2 recent downsizings were announced at the Connally unit in South Texas: In June, 4 dorms containing a total of 376 beds in the facility were taken off-line explicitly because of employee shortages. (As of the end of the month, more than 1/3 of correctional officer positions for the unit remained open.) And in July, another four dorms containing an additional 320 beds went idle.

    Declining incarceration rates allowed flexibility for these temporary cuts, but appropriate long-term solutions remain in debate. Clark attributes much of the staffing problems in South Texas to the growing oil and gas industry, which can offer higher-paying jobs. But correctional officers and advocates argue that the job conditions are simply too horrible for the position to be desired, no matter what other options may be available.

    Problems on the Job

    Reasons abound for why the job as a correctional officer is a tough one: Pay is low, most prisons are not fully air-conditioned and inmates are not always happy to be taking orders.

    With such staffing complaints, the overall turnover rate in TDCJ facilities has hovered above 20 percent at least since 2005. The average rate for fiscal year 2011 was 22.4 percent, with higher turnover seen among lower-level positions, and although this is not the highest it has been the department has identified seven rural units in particular that suffer from significant staffing shortages with a turnover rate above the average.

    To help improve those facilities, in June the agency doubled its initial offer of a $1,500 bonus to correctional officers who agree to work for at least 1 year. The department also built "bachelor officer quarters" that can house up to 96 employees in the Beeville and Kenedy area.

    Still, in a survey by the Texas Criminal Justice Coalition, in partnership with the American Federation of State, County and Municipal Employees, 79 % of correctional officers polled said they felt under-compensated. (The current starting salary for full-time correctional officers is $2,319.05 a month. Veteran officers, those with 90 months on the job, earn more than $3,000 monthly.)

    "It's a horrible job," said Ana Yanez-Correa, executive director of the TCJC. "The stress that you go through is horrific."

    The poll was conducted for submission to the Sunset Advisory Commission, which is currently conducting its 12-year review of TDCJ. The survey also highlights the need for an improved employee grievance process. About 3/4 of those surveyed said they did not find the process to be "fair and effective."

    Stuart agreed that staff are hesitant to report any corruption or wrongdoing to TDCJ. In addition to his role as correctional officer, he also helps to manage an independent site called The Backgate Website, which provides a forum for TDCJ employees to discuss prison and job issues and could be considered to be helping "fill that void," he said.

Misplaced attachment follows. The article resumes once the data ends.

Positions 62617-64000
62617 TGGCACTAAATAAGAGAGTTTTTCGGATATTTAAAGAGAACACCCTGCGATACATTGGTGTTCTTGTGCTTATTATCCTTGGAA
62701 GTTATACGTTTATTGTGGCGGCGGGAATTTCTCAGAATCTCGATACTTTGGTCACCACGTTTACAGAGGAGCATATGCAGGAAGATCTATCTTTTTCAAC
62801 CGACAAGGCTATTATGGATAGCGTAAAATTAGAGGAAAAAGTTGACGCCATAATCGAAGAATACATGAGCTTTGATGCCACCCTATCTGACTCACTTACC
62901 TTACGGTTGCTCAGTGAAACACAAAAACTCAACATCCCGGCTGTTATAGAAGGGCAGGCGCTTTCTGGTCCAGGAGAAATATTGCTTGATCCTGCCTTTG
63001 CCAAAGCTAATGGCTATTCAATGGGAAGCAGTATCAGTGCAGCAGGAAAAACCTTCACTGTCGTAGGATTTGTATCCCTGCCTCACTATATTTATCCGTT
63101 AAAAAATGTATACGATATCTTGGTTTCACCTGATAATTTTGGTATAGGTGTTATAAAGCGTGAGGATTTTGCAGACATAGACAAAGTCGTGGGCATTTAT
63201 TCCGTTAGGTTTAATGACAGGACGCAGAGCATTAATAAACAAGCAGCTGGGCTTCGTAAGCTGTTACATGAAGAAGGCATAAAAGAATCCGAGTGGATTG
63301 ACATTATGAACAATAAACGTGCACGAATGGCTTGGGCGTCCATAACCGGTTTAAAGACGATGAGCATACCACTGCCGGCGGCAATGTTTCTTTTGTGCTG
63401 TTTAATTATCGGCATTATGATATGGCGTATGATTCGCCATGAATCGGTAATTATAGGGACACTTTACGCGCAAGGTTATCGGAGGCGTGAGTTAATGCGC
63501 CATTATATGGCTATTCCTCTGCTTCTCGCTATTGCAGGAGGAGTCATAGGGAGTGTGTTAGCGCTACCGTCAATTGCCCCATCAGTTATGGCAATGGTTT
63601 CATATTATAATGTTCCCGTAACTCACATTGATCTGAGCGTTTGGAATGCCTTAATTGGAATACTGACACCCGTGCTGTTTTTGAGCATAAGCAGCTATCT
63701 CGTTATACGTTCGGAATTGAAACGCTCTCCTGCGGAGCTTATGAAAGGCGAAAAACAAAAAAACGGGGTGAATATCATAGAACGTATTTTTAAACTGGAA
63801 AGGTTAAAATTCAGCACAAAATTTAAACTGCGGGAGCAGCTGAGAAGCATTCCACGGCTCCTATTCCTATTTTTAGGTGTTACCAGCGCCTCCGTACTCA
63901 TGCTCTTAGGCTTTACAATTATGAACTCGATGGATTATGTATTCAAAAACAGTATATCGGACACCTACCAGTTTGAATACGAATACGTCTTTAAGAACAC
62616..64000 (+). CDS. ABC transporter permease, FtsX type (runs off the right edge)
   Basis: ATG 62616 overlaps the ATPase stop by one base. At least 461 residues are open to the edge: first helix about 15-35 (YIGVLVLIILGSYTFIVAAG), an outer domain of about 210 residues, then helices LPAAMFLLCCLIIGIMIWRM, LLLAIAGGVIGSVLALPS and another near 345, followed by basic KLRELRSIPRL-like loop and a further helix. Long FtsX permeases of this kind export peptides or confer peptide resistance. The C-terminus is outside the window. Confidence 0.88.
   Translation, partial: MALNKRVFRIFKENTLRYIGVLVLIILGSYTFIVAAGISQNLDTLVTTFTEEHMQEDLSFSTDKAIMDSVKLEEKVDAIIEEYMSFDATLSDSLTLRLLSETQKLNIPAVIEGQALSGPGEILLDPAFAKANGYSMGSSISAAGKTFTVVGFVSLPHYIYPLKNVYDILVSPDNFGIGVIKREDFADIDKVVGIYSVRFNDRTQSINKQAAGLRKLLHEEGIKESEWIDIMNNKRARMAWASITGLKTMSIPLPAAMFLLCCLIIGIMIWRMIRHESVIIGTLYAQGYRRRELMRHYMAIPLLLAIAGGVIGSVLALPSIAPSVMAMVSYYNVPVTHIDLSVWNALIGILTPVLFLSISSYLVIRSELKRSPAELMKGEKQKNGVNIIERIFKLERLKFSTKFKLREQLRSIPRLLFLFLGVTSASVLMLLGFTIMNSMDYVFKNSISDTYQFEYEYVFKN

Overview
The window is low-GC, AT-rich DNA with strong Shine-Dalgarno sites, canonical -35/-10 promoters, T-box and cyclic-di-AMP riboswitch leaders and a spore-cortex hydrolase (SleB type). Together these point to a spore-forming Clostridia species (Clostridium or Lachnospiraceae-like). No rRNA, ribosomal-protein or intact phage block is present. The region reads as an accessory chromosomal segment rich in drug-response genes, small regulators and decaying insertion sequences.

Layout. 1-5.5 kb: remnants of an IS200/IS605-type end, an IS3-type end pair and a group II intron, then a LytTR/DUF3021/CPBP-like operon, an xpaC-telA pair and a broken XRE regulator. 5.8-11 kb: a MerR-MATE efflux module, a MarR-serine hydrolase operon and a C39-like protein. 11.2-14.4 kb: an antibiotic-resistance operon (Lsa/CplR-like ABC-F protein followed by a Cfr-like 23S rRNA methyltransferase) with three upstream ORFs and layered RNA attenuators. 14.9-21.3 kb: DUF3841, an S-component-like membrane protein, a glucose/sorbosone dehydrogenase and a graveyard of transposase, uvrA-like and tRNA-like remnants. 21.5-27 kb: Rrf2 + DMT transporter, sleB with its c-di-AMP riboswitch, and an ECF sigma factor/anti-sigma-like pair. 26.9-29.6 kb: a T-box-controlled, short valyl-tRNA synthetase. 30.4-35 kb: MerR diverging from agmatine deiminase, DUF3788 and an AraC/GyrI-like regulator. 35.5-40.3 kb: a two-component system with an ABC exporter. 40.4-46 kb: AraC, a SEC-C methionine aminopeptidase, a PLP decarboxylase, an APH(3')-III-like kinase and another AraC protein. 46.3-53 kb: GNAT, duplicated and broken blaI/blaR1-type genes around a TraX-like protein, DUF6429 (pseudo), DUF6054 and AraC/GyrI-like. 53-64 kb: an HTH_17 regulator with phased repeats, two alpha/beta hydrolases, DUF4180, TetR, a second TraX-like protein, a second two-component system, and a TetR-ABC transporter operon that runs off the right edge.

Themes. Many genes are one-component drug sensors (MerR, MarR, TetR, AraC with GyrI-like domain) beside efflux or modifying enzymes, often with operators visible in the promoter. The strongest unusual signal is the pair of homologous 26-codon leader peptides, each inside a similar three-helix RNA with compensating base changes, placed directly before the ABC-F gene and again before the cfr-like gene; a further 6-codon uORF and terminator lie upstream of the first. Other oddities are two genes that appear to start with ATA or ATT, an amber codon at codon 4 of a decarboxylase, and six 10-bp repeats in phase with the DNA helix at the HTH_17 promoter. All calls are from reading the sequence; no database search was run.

Clark wrote in an email that TDCJ "encourages employees and supervisors to attempt resolution of a situation by using informal problem-solving techniques," but explained that the department also facilitates a 3-step grievance process for any employee who remains unsatisfied.

    "TDCJ is committed to making sure employees are treated fairly and equitably," Clark added.

    The Sunset Commission is expected to announce Sept. 5 whether it will use testimony given regarding the department.

    Paying the Price

    A recent Backgate post about TDCJ "staffing woes" by Michael Williams warned that "the agency will be in real crisis within the next year if things don�t change." Staffing plans, Williams writes, "have been cut to the bone" as each officer must take on more responsibilities.

    The turnover rate raises several issues, said Michele Deitch, a prison conditions expert and professor at the University of Texas at Austin's LBJ School of Public Affairs. TDCJ is consequently operating prisons run by staff with less experience, which can create security problems and increased violations of prison rules.

    Deitch noted that TDCJ is also losing money spent in training its staff.

    Some have found hope in the declining prison rate. This month, TDCJ reported its lowest number of inmates in the last 5 years. The population as of Aug. 10 was 152,595 inmates, which is down from 156,522 in fiscal year 2011 but still higher than the populations for fiscal years 2002 through 2005.

    One factor contributing to the high turnover rates for correctional officers, though, cannot be fixed: the rural locations of some prisons.

    During the prison boom of the 1990s, as the number of state prisons more than tripled, a belief pervaded that the construction and operation of new lockups would stimulate a surrounding community's economy. This assumption has been largely unsupported, but the prisons remain.

    "Whether you were pro-prison building or against it, everyone thought it was a form of economic development," Deitch said. "In the long-term sense, they never should have been built there."

    State Sen. John Whitmire, D-Houston, who chairs the Senate committee on criminal justice, agreed that many prisons were built in the wrong places and for the wrong reasons. Now, he said, legislators need to focus on getting Texans to pay for improvement of conditions for the workers.

    But Scott Henson, a former reporter who writes the criminal justice blog Grits for Breakfast, said increased spending on prisons is unlikely.

    "We're at the complete end of that cycle that was begun 22 years ago. No one wants to foot the bill for how expensive it is," Henson said.

    Most agree that the temporary closures in Kenedy due to staffing shortages are not something to be celebrated, but Henson said that the state should continue efforts to reduce the prison population and close prisons in an intentional manner.

    Even after the state closed its 1st prison last year, Henson said, Texas is operating more prisons than it should be.

    (source: Texas Tribune)
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  10. #40
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    Anyone interested in working for the TDCJ?